The public health impact of foodborne disease in both the developed and developing world is high. Foodborne illness is a major cause of disease and some infections can be fatal. With the rise of globalisation, trends towards minimal processing, and changes in food consumption patterns, the food industry, food safety agencies, and public health officials must coordinate their activities to monitor the interactions between foodborne pathogens and food consumers. This important collection reviews vital issues in the relationship between consumers and foodborne bacteria, viruses and parasites, and surveys how interactions between microorganisms and their human hosts influence foodborne disease.
Part one considers factors which increase the risk of exposure to foodborne hazards, exploring issues such as the demographics of our changing population and trends in agricultural management. Part two examines human host factors which influence foodborne disease. It includes chapters on non-specific host defences, immunity to foodborne pathogens and heightened susceptibility to foodborne disease due to underlying illness or pregnancy. The final part of the book reviews the mechanisms used by numerous pathogenic agents to invade, evade, colonise and reproduce in the human host. Quantitative microbiological risk assessment (QMRA), essential for the protection of public health, is also covered.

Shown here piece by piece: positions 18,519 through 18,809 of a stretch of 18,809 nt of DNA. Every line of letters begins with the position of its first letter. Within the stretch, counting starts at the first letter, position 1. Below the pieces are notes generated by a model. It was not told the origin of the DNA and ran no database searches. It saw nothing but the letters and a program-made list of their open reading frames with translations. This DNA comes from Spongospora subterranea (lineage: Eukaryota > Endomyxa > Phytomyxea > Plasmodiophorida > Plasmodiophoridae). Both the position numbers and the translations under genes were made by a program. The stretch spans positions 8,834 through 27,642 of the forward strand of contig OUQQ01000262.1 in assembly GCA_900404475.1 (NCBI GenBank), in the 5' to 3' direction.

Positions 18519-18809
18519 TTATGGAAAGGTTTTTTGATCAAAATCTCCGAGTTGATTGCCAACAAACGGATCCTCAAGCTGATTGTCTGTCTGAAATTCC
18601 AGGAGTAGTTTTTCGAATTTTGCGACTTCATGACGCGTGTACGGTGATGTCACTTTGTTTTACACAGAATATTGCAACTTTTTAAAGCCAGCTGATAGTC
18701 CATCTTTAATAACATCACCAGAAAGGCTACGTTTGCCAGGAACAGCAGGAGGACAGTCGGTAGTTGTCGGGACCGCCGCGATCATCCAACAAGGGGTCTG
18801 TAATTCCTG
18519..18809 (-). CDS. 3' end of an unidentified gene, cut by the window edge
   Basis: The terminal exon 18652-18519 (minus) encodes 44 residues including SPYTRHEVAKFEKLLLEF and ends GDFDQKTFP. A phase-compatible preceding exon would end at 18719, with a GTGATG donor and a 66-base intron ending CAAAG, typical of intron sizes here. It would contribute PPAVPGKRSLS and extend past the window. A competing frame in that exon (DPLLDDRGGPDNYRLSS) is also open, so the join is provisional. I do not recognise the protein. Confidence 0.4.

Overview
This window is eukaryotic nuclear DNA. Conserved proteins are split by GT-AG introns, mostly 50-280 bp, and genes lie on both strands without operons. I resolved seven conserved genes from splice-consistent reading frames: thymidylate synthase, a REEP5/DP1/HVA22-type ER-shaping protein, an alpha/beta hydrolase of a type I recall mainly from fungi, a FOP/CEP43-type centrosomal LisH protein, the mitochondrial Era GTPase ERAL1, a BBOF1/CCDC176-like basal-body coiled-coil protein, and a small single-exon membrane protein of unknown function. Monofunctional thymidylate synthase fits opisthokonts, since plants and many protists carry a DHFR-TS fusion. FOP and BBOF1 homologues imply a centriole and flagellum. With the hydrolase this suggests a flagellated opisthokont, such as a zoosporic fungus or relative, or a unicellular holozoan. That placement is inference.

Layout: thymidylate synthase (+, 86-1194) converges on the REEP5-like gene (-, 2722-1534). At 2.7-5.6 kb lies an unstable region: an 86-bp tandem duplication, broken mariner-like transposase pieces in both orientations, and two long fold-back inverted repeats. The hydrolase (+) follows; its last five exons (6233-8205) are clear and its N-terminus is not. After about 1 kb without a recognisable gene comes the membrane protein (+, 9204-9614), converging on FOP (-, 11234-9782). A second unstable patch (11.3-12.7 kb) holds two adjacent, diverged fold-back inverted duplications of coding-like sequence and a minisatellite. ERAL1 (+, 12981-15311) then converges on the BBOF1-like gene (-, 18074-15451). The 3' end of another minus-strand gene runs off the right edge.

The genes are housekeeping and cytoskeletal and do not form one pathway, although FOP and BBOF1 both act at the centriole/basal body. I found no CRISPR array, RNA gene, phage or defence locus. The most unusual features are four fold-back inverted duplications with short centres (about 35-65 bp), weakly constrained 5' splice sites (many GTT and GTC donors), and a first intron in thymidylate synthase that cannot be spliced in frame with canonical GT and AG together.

With its distinguished editor and international team of contributors, Food consumption and disease risk: consumer-pathogen interactions will be an essential reference for microbiologists, R&D and QA staff in the food industry.
- Considers factors that increase the risk of exposure to foodborne hazards
- Examines the human factors that influence disease
- Distinguished editor and international team of contributors
Microbiologists, R&D and QA staff in the food industry
- No. of pages:
- © Woodhead Publishing 2006
- 16th October 2006
- Woodhead Publishing
- eBook ISBN:
- Hardcover ISBN:
Dr Morris Potter is the Lead Scientist for Epidemiology in the Center for Food Safety and Applied Nutrition of the United States Food and Drug Administration.